Sunday, December 22, 2013

How Haskell can solve the integration problem

Will show how long running tasks, Web apps, workflows, EAI Orchestration and BPM applications share the same underlying problem: The "integration problem", that only haskell can solve with more simplicity, generality and maintainability

Creating a single application in the imperative style is easy and intuitive, because the programmer is in control of the sequence of things to do. But when it comes the time to integrate two or more autonomous entities that send events at any time in its own sequence then is when the programmer is not in control, so a different programming model is necessary. Such problem happens when trying to integrate the users with backoffice applications via web applications, but also when it is necessary to integrate two or more backoffice applications, company departments, web sites, web services etc.

The standard model that solves this inversion of control problem has various names but esenstially is the same architecture with different names: finite state machine, state-transition system, a state machine system or a event handling model. That is the architecture of the main web frameworks, Enterprise Application Integration (EAI) frameworks, Orchestration frameworks, Workflow frameworks, Service Oriented Architecture (SOA) frameworks and Business Process Management (BPM) frameworks, that solve respectively, the individual above mentioned integration problems.

See the tutorial at

With a practical example.

Friday, November 15, 2013

10+ things that you can do with MFlow and you can't with your Web framework

  1. Create test, integrate and install your logic without concern for layout. Edit your forms, widgets, style and content at run time.
  2. Convert your application from single page to multiple page and back with little code modifications
  3. Make forms that change their questions depending on your answers.
  4. Make a cascade menu with dynamic options programmatically in a single procedure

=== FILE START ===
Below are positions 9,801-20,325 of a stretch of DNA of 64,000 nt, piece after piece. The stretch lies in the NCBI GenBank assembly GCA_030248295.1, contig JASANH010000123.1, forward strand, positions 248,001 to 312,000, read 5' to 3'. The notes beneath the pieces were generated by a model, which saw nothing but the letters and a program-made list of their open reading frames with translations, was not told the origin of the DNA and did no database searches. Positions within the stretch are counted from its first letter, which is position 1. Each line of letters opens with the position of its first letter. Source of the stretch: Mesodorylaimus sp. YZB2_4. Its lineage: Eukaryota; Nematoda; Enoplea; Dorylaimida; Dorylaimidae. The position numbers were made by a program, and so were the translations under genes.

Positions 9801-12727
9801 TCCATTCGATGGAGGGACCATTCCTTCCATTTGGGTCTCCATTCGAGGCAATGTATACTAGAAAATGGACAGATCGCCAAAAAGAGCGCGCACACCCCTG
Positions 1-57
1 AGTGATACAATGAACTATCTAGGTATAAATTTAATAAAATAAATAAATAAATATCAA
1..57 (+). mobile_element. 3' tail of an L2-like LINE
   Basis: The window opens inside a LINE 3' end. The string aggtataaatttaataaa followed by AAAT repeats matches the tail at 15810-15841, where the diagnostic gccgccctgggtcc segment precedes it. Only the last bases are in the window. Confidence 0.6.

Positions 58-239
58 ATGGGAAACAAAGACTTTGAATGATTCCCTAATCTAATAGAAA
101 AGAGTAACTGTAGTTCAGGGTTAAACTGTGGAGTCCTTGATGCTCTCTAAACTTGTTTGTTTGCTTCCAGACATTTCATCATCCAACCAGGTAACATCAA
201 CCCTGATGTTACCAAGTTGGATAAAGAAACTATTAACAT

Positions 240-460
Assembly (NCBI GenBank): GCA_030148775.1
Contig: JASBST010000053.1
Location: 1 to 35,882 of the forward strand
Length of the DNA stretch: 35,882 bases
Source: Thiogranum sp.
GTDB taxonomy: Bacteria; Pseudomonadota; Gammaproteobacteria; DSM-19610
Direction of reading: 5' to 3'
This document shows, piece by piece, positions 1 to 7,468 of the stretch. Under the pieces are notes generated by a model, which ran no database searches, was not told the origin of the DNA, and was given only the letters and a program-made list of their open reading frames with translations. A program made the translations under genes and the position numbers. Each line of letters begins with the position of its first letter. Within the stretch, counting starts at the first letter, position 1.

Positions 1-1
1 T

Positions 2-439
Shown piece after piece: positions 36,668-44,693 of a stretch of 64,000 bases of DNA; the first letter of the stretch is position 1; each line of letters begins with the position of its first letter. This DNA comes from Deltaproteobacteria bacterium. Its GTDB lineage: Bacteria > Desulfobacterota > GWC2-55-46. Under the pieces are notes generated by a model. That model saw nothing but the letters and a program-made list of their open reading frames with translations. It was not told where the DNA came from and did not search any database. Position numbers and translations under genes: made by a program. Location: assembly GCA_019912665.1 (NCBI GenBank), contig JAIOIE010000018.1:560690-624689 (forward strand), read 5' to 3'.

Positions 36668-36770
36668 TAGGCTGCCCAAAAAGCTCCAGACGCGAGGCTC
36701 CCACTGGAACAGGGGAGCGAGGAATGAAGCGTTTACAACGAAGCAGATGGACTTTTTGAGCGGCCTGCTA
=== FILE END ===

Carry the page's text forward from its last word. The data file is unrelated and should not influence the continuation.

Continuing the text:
5. Make an element of a page to refresh itself by adding a single statement
  6. Make an element to push its content with a simple modifier
  7. Press back as many times as you like by default
  8. Write a payment flow with some pages and seamlessly drop it whenever you need it
  9. Write an active page element with his own server code, JS, CSS in a single procedure and seamlessly drop it whenever you need it
  10. Write your routes and control logic as in a console application. No spaguetty callback code
  11. Transparently store and retrieve session data for as long as you wish
  12. Make all of this without writing a single line of javaScript code. Although you can add it.
  13. Make all of this in a type safe way. If your app compiles, it works.
  14. Make (almost) all of this work with or without javascript activated.
  15. Make all of this in an architecture that is horizontally scalable (although not implemented such scalabiltiy yet)

Quick Start : Basics for understanding and using MFlow
Quick Start 2 : how to modify an application to add dynamic effects: implicit ajax, push etc.

MFlow site:

Monday, November 11, 2013

Learning from the Haskell compiler

Haskell programming is naturally one level of abstraction above other languages either functional or not. It is not the functional paradigm. It is the type inference and, specially, the category theoretical grounds in which the language is based, for which functional and imperative paradigms are particular cases.

The extra level of abstraction means that you are one level up in the tree of possibilities. For example, you can define the very meaning of a sequence of statements in a Monad Instance. That, in other languages is fixed.

That means that you have a extra level of things to learn and explore. For example I created a DSL for web applications time ago and still I´m learning my own language. Sometimes my programs type check, but they do not perform what I was expecting, But it does other interesting thing. The code was a product of my own misunderstanding or my lack of concentration, but the type checker say: its valid, let´s run it. Then I check it again and voila, when I examine the program I discover a new usage of the same elements I defined that I never though previously possible.

Sometimes the error messages tell me new instances of things that I would never though about. Some of them seem crazy, but after a second though, I find that is not as crazy as it seems but, sometimes I´m not willing to accept yet another extra level of abstraction that my compiler is suggesting as result of an error.